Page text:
Friends of the Casselman River will want to familiarize themselves with this issue.
I want to go on the record as not being for or against this (yet) – but from what I have read and researched, there a few things that concern me about this project that need to be addressed:
1) Pulling 750,000 gallons of watre per day from the Casselman River? That is excessive and their is no way to know if that will adversely affect the wells (no public water through most of the Casselman basin) of local residents, not to mention the wildlife and trout stream concerns.
2) Tunneling under the river itself? I’m no expert on coal mining and I am sure it’s been done before in other places, but that is an extrememly risky proposal should something go ‘wrong’.
3) It appears to me that this is state land, not privately owned. I am a huge proponent of private property owners rights to use that property as they see fit, but the taxpayers should have a say in anything regarding public lands.
That being said, there are some unavoidable issues that lend creedance to the idea of this:
1) The number of jobs that it will bring to Garrett County cannot be ignored.
2) Western Maryland has always been known for its coal heritage, and I have always been for alternative fuels, though not on state land.
3) A proposed coal power plant in the region? A big plus for jobs..
Environmental Alert for Grantsville, Maryland!
Hot Topics – Maryland Energy Resources Corp., LLC/ Joseph Peles Coal Company mining application in Grantsville, Maryland –
What you need to know!
The Maryland Energy Resources Corp., LLC (affiliated with the Joseph Peles Coal Company) is proposing the construction and operation of a 3040 acre coal mining effort in Grantsville, Maryland. This mining effort is slated to take place along the north branch of the Casselman River. It is ironic that this portion of the river is just recovering from a acid runoff mining disaster from years past. The Patuxent Conservation Corps, along with many local residents, are concerned about the implications of this pending mining operation, as it applies to both the environment and the quality of life for the local residents. Our concerns are as follows:
The proposed mining application requests the permission to pump 750,000 gallons of water from the ground on a DAILY basis. This volume of water draw from our community’s aquifer/water source could dramatically impact the well water quality and water levels within, and well beyond, the 2941 acre area. Furthermore, a loss of quality well water associated with this activity could certainly affect the real estate property values for local residents.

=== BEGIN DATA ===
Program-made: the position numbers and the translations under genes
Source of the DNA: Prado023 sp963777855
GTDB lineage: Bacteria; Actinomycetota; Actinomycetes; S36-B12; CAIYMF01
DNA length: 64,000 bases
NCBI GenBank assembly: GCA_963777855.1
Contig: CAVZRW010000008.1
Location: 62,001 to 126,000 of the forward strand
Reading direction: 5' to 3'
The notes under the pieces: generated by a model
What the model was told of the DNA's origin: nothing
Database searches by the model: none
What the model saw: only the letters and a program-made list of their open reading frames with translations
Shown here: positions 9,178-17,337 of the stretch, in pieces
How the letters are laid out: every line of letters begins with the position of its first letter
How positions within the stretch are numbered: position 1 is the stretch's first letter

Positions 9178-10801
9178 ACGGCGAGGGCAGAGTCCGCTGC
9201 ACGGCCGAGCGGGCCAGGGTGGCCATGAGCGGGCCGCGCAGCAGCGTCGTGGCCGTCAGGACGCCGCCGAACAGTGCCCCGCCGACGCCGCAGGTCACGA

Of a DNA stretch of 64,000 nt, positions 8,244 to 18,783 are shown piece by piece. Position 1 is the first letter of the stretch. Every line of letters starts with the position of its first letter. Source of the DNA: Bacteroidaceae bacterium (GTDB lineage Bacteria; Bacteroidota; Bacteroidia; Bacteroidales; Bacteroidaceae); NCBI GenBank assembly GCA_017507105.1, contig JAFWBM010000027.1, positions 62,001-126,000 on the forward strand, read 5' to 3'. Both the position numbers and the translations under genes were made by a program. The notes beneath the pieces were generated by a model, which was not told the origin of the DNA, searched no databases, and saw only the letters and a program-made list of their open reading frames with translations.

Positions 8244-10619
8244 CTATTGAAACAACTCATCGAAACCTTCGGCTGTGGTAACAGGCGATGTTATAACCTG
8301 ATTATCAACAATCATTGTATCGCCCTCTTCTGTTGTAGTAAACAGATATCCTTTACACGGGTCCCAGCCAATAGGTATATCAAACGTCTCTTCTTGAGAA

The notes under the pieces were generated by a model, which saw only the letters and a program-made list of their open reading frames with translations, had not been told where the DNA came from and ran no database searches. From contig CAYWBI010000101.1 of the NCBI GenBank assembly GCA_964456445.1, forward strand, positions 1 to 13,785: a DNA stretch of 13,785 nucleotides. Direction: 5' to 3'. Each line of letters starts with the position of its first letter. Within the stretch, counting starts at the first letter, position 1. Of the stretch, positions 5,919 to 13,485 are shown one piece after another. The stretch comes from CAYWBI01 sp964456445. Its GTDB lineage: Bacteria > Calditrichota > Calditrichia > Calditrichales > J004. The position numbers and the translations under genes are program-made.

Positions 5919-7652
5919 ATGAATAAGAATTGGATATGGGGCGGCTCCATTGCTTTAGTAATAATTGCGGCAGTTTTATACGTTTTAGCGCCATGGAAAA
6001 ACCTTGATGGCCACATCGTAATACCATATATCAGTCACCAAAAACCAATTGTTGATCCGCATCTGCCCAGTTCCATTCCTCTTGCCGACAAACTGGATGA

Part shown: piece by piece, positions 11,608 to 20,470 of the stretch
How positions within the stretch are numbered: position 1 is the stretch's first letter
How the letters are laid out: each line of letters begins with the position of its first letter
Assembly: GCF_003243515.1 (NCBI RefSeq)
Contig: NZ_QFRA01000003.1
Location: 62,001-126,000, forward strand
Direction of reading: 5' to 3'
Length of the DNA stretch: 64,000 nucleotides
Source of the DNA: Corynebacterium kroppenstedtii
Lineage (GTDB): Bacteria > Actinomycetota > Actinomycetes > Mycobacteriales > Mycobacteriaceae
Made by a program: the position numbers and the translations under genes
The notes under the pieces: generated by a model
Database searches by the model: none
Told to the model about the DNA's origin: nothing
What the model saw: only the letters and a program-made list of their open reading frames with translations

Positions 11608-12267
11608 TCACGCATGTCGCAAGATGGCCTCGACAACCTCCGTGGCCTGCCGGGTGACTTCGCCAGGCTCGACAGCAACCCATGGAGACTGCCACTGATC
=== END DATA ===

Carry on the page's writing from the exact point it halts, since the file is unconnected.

The proposed mine plan includes tunneling under the Casselman River at several points. This delicate trout fishing estuary is a valuable source of outdoor recreation in Garrett County.
The proposed mining site design requires the direct encroachment and adverse impact of sensitive wetlands.
The proposed site design requires the encroachment of the protective environmental setback buffers along the Casselman River.
The estimated traffic impact from this operation is believed to be 100 coal truck passings per day. This potentially equates to (1) coal hauling truck, potentially loaded with 22,000 pounds of coal, traveling on our community roads every 10 minutes.
Due to the grade of the county road (Durst Rd.), it is anticipated that the noise generated by this traffic would approach the effective noise level of an interstate highway to the surrounding community.
Due to the close proximity of the mining haul road to the Casselman River bridge and riparian water bodies, it is our fear that the dust from this excessive traffic would negatively impact the water quality, as well as the local air quality.
It is believed that the mining company is retaining the right to go into a 24 hour around the clock operation in it’s application with the Bureau of Mines
The mining company representatives have admitted to participating in discussions associated with the potential construction of a coal burning power plant on or near the same site along the Casselman River.
The mining site is directly adjacent to a sensitive conservation area operated by the Patuxent Conservation Corp. The Maryland Dept. of Natural Resources – Bureau of Mines has already invested more than $150,000 of taxpayer dollars in reclaiming this site after previous mining activity left it an environmental disaster. The Maryland Dept. of Natural Resources – Maryland Environmental Trust jointly holds the environmental easement associated with this riparian parcel in partnership with the Patuxent Conservation Corps.
The Boy Scouts of America regularly use the parcel adjacent to this proposed mining site for scouting activities. Should the proposed mining application be approved, this site would no longer be suitable for use for the scouting outdoor program
How scenic do you really think Maryland’s “Scenic Byway” Route 495 will be when it is polluted by coal and road dust caused by the estimated 72 to 144 additional coal trucks traveling the road each day?